Journal Article

Language

eng

PubMed ID

30531999

Citation

Lau, Susanna K P., et al. "Replication of MERS and SARS Coronaviruses in Bat Cells Offers Insights to Their Ancestral Origins." Emerging Microbes & Infections, vol. 7, no. 1, 2018, p. 209.
Lau SKP, Fan RYY, Luk HKH, et al. Replication of MERS and SARS coronaviruses in bat cells offers insights to their ancestral origins. Emerg Microbes Infect. 2018;7(1):209.
Lau, S. K. P., Fan, R. Y. Y., Luk, H. K. H., Zhu, L., Fung, J., Li, K. S. M., Wong, E. Y. M., Ahmed, S. S., Chan, J. F. W., Kok, R. K. H., Chan, K. H., Wernery, U., Yuen, K. Y., & Woo, P. C. Y. (2018). Replication of MERS and SARS coronaviruses in bat cells offers insights to their ancestral origins. Emerging Microbes & Infections, 7(1), 209. https://doi.org/10.1038/s41426-018-0208-9
Lau SKP, et al. Replication of MERS and SARS Coronaviruses in Bat Cells Offers Insights to Their Ancestral Origins. Emerg Microbes Infect. 2018 Dec 10;7(1):209. PubMed PMID: 30531999.
* Article titles in AMA citation format should be in sentence-case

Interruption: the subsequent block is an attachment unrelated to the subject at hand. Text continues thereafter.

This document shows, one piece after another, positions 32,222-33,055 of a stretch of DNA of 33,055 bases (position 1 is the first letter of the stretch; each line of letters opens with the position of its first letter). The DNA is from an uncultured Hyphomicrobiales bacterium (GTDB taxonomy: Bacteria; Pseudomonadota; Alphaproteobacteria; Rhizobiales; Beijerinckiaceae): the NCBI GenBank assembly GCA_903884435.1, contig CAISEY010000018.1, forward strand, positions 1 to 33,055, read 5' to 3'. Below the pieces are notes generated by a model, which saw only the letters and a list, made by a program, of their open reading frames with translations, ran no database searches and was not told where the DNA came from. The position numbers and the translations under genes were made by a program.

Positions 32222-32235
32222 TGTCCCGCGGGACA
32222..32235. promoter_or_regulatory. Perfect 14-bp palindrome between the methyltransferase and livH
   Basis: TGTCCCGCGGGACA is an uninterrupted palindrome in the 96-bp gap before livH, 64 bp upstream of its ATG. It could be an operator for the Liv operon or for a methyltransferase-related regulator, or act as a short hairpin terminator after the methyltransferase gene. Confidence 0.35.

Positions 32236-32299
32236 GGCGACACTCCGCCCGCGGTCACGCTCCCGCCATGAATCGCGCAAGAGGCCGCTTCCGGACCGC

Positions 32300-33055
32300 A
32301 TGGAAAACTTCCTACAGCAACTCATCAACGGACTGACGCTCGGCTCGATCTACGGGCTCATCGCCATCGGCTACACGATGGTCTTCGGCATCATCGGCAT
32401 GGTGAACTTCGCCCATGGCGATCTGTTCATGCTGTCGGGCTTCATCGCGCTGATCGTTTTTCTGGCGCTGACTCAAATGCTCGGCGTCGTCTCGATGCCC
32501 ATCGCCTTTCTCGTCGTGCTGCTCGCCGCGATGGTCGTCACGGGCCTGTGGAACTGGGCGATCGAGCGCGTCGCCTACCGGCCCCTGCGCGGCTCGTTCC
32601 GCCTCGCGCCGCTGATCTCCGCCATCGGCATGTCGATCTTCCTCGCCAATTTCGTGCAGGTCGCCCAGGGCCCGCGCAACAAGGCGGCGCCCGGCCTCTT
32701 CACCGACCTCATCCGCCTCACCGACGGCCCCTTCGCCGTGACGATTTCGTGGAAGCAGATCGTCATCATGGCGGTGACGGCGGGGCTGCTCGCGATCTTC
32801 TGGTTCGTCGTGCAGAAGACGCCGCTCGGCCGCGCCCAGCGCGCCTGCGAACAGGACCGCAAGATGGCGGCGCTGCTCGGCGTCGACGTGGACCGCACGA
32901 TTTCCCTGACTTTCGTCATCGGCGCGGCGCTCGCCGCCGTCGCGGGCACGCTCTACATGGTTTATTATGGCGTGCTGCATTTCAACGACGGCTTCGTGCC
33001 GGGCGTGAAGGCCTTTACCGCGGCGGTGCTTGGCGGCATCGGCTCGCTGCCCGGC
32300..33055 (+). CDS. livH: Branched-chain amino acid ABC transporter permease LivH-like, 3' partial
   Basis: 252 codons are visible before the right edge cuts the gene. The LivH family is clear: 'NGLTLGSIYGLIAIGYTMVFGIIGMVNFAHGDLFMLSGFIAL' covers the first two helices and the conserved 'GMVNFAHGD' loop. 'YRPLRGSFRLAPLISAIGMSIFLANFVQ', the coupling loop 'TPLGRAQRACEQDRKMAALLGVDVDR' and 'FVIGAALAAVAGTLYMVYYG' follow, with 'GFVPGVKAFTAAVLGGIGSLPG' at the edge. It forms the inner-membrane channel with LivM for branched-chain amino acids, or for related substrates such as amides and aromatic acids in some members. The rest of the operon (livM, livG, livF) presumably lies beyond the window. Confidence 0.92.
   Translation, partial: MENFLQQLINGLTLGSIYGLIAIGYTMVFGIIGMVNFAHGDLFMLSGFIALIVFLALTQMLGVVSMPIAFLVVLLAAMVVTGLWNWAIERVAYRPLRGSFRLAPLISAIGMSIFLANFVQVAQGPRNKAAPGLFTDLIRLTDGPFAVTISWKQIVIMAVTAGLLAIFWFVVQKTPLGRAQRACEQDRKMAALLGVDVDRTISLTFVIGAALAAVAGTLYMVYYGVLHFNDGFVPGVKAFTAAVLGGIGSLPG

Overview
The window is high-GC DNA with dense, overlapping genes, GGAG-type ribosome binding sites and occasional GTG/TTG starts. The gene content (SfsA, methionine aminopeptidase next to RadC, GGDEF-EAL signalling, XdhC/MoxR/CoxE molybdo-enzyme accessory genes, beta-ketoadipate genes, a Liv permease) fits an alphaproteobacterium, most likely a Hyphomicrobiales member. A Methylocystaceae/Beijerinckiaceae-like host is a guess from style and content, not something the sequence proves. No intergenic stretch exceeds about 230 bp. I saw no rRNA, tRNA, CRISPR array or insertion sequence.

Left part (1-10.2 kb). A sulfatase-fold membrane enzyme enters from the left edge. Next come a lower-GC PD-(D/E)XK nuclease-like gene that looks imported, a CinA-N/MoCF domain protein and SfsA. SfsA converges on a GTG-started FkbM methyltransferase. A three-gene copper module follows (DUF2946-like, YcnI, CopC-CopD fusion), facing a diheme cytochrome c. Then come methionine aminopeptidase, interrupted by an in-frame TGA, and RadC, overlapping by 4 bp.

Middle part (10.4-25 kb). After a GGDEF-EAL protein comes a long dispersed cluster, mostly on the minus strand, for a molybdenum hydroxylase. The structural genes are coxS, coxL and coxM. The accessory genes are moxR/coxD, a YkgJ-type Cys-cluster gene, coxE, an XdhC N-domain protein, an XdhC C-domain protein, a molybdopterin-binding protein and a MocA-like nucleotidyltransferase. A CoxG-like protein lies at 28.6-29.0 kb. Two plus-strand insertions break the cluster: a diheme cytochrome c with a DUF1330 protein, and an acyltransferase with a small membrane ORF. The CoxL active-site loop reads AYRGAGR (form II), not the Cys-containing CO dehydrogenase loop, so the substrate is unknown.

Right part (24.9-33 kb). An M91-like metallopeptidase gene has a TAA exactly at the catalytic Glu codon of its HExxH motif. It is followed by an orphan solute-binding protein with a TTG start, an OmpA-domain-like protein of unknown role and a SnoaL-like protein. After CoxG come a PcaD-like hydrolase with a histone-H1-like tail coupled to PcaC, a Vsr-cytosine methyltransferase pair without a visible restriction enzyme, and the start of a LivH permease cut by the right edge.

TY - JOUR T1 - Replication of MERS and SARS coronaviruses in bat cells offers insights to their ancestral origins. AU - Lau,Susanna K P, AU - Fan,Rachel Y Y, AU - Luk,Hayes K H, AU - Zhu,Longchao, AU - Fung,Joshua, AU - Li,Kenneth S M, AU - Wong,Emily Y M, AU - Ahmed,Syed Shakeel, AU - Chan,Jasper F W, AU - Kok,Raven K H, AU - Chan,Kwok-Hung, AU - Wernery,Ulrich, AU - Yuen,Kwok-Yung, AU - Woo,Patrick C Y, Y1 - 2018/12/10/ PY - 2018/08/24/received PY - 2018/11/11/accepted PY - 2018/11/08/revised PY - 2018/12/12/entrez PY - 2018/12/12/pubmed PY - 2019/4/23/medline SP - 209 EP - 209 JF - Emerging microbes & infections JO - Emerg Microbes Infect VL - 7 IS - 1 N2 - Previous findings of Middle East Respiratory Syndrome coronavirus (MERS-CoV)-related viruses in bats, and the ability of Tylonycteris-BatCoV HKU4 spike protein to utilize MERS-CoV receptor, human dipeptidyl peptidase 4 hDPP4, suggest a bat ancestral origin of MERS-CoV. We developed 12 primary bat cell lines from seven bat species, including Tylonycteris pachypus, Pipistrellus abramus and Rhinolophus sinicus (hosts of Tylonycteris-BatCoV HKU4, Pipistrellus-BatCoV HKU5, and SARS-related-CoV respectively), and tested their susceptibilities to MERS-CoVs, SARS-CoV, and human coronavirus 229E (HCoV-229E). Five cell lines, including P. abramus and R. sinicus but not T. pachypus cells, were susceptible to human MERS-CoV EMC/2012. However, three tested camel MERS-CoV strains showed different infectivities, with only two strains capable of infecting three and one cell lines respectively. SARS-CoV can only replicate in R. sinicus cells, while HCoV-229E cannot replicate in any bat cells. Bat dipeptidyl peptidase 4 (DPP4) sequences were closely related to those of human and non-human primates but distinct from dromedary DPP4 sequence. Critical residues for binding to MERS-CoV spike protein were mostly conserved in bat DPP4. DPP4 was expressed in the five bat cells susceptible to MERS-CoV, with significantly higher mRNA expression levels than those in non-susceptible cells (P = 0.0174), supporting that DPP4 expression is critical for MERS-CoV infection in bats. However, overexpression of T. pachypus DPP4 failed to confer MERS-CoV susceptibility in T. pachypus cells, suggesting other cellular factors in determining viral replication. The broad cellular tropism of MERS-CoV should prompt further exploration of host diversity of related viruses to identify its ancestral origin. SN - 2222-1751 UR - https://www.unboundmedicine.com/medline/citation/30531999/Replication_of_MERS_and_SARS_coronaviruses_in_bat_cells_offers_insights_to_their_ancestral_origins_ L2 - https://www.tandfonline.com/doi/full/10.1038/s41426-018-0208-9 DB - PRIME DP - Unbound Medicine ER -